Over the years, Google has packed so much extra functionality into Google Maps, beyond the straightforward mapping component of the app, to now encompass everything from restaurant reviews to details about various transportation options. Navigating from Point A to Point B is still very much at the core of Google Maps though. And, in my opinion, it’s still the best-in-class option across all mobile platforms.
Furthermore, besides the use cases mentioned above, here’s another one to add to the list: Google Maps-related data has even been known to help disentangle users from legal problems.
A novel use for Google Maps
That’s what happened in the UK recently, when a 21-year-old man was parked for longer than allowed at a parking garage. It left him with a £100 parking fine. Which would have been annoying, indeed — but for the fact that, according to an account in the UK’s Daily Mirror, the young man never actually parked where the parking fine alleged he did.
You can probably figure out where this is going. If only he had a verifiable history of his location data over the past several days, proving that he wasn’t actually where the authorities said he was!
The young simply accessed his Google Location History, then sent that data to Premier Park Ltd., the company that charged him. At that point, with the irrefutable data in front of them, they had no choice but to revoke the fine.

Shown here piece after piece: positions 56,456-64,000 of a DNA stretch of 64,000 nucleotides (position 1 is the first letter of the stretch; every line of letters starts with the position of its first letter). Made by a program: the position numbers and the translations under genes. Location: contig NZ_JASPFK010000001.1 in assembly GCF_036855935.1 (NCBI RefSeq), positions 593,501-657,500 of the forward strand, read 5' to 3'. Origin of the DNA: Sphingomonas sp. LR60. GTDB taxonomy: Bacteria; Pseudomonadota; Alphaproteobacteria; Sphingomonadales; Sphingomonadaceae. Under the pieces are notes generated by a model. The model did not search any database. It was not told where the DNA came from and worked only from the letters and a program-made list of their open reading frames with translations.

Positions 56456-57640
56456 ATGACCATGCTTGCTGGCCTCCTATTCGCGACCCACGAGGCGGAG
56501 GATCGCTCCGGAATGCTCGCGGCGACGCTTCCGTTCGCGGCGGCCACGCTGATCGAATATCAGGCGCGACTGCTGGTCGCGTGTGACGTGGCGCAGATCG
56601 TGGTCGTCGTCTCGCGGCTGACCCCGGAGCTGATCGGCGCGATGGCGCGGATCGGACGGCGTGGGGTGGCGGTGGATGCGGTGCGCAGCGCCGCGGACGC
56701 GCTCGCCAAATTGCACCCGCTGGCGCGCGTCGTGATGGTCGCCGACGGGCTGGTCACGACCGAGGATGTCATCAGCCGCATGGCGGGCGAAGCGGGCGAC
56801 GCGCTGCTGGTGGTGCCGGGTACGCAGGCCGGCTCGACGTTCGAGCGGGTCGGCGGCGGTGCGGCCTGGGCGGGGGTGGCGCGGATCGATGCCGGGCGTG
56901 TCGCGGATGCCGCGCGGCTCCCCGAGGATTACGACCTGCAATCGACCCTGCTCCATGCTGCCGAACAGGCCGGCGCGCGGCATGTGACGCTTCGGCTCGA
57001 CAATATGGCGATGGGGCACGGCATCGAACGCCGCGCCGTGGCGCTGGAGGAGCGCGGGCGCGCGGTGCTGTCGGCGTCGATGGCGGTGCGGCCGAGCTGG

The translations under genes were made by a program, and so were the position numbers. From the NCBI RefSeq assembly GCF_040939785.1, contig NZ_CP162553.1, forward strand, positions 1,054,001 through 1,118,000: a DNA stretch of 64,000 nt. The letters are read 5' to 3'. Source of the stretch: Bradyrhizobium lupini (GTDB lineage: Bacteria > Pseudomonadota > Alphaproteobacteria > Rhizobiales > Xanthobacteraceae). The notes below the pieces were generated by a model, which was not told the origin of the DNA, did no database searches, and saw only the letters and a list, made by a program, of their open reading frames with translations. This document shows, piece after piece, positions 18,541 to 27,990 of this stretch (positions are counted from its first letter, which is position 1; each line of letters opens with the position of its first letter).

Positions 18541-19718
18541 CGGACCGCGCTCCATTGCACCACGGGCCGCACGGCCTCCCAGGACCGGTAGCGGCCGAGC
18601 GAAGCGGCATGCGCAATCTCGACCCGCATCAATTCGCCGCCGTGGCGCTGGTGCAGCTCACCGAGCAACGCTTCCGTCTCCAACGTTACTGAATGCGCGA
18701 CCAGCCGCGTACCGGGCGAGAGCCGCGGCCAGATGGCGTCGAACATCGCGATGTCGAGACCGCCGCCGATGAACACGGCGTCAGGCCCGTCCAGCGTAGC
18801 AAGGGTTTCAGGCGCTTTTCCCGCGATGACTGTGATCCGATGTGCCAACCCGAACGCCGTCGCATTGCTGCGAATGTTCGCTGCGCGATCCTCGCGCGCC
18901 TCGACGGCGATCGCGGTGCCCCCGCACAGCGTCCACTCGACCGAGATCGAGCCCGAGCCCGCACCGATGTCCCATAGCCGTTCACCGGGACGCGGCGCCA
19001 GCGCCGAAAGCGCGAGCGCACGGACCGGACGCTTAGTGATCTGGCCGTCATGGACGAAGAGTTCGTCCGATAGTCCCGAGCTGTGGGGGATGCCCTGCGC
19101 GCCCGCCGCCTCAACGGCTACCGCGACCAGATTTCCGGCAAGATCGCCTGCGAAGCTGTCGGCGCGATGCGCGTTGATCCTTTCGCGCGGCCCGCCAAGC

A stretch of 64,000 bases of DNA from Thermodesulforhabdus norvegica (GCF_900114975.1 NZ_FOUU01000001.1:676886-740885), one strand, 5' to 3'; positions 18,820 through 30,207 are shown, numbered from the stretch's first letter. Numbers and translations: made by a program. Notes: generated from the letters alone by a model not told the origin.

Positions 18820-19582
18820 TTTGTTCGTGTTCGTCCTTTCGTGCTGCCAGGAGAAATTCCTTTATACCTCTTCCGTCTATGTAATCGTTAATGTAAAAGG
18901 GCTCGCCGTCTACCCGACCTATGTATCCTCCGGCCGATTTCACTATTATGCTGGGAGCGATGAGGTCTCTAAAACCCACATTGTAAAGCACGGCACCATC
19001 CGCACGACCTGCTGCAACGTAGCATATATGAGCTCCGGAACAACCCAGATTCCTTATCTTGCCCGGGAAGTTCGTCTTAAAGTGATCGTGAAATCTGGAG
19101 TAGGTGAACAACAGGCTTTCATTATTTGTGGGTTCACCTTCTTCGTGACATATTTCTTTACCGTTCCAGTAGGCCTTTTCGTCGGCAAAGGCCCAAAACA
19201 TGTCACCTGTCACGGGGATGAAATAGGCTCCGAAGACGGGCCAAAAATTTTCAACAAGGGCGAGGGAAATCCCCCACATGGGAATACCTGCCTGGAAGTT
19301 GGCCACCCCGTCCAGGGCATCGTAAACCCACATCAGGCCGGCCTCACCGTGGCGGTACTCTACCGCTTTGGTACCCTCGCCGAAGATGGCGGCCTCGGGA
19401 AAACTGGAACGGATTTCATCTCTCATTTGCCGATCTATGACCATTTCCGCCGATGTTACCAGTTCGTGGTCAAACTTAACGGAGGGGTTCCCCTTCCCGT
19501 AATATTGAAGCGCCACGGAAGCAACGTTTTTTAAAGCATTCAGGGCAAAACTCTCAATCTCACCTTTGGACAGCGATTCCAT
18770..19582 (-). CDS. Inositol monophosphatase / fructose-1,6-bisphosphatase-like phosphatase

“I used my Google location history to hit back against their claims,” the man told the UK paper. “It shows what times and places you have been to and how long you have been driving. I appealed and showed them the evidence and they had no choice but to drop it.”
Google Location History
The young man’s defense only worked, of course, because he had enabled Google Location History.
Here’s how you do that. First, though, you should know that, according to Google, “Location History is turned off by default for your Google Account and can only be turned on if you opt-in.”
If you want to turn this feature on, to use with apps like Google Maps? Make sure you’re signed in to your Google account. Then go to the “Location History” section. From there, you’ll choose whether your account or your individual devices can report Location History to Google.
- Your account and all devices: At the top, turn Location History on or off.
- Only a certain device: Under “This device” or “Devices on this account,” turn the device on or off.